A prospective tenant might very well fall in love with a house or apartment before signing the lease. They may move in as happy as clam. But after a while, that sheen will wear off.
Soon enough, their only experience with their property manager and/or landlord, aside from basic updates, is that once a month you take their money. This, of course, is not the best way to win someone’s heart.
The only other consistent contact you have with a resident is maintenance and it is here where you can make all the difference.
The biggest expense that you can control as a landlord and/or property manager is reducing your turnover. Less turnover means less vacancy and fewer turnover expenses. And the most effective way to reduce turnover is to increase your lease renewals.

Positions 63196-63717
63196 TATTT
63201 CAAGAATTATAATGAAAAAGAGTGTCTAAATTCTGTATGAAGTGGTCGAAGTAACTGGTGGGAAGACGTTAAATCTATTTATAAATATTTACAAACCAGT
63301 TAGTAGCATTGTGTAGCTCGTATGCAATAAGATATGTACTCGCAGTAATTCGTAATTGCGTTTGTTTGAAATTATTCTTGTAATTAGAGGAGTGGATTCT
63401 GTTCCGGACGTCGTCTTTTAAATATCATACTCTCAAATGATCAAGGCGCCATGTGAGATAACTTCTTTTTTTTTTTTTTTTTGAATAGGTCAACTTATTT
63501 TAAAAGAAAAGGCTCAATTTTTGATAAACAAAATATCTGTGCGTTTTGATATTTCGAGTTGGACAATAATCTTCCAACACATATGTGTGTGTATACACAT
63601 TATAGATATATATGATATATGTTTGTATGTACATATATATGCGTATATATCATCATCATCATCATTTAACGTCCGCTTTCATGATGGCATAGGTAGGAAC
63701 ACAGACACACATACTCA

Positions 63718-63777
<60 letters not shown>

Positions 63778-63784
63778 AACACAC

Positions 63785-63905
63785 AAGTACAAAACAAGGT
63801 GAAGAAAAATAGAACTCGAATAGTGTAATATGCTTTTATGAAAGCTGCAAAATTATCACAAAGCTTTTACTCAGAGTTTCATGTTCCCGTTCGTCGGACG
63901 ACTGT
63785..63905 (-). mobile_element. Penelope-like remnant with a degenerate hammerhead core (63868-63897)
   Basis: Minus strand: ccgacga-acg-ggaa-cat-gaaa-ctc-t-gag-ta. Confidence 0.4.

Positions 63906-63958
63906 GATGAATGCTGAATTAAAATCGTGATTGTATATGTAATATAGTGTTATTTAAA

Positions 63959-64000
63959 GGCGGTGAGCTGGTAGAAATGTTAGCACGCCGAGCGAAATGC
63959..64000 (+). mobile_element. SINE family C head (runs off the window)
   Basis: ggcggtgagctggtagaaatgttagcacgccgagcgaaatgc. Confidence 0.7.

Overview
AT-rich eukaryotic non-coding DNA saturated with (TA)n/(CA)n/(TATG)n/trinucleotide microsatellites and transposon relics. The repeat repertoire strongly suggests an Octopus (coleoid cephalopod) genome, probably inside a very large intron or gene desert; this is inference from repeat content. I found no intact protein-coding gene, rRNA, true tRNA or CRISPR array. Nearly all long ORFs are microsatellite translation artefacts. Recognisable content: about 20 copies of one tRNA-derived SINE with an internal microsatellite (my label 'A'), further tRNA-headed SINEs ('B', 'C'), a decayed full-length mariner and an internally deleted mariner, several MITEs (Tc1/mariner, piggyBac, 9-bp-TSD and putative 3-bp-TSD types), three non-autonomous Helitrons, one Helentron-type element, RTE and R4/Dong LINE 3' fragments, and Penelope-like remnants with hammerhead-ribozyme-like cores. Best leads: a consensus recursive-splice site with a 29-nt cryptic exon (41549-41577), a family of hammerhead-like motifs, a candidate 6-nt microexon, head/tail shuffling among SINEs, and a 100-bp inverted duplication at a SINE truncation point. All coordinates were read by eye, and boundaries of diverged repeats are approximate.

So, how can you accomplish this? Good customer service. And the very best customer service you can offer a tenant is quality maintenance. Think of your tenants as your clients, and your maintenance as customer service!
Tenant Maintenance Requests
Require that maintenance requests be in writing. If applicable, request that they are sent through your property management system. But at the very least, requests should be made via email. That way, there is no confusion as to what is being requested.
Also, ask for permission to enter to be granted up front. Remember, each state’s laws are different regarding notice of entry. So, talk to an attorney to make sure you are in compliance.
That being said, the one thing I would make sure to avoid is allowing a resident to pick the time or negotiating it in each instance. You will inevitably end up with a lot of work orders that need to be done in the morning, at lunchtime, or right after work. This will 1) be a complete headache to schedule and 2) lead to a lot of downtime if you have a maintenance tech on staff or delays if you are using a contractor.
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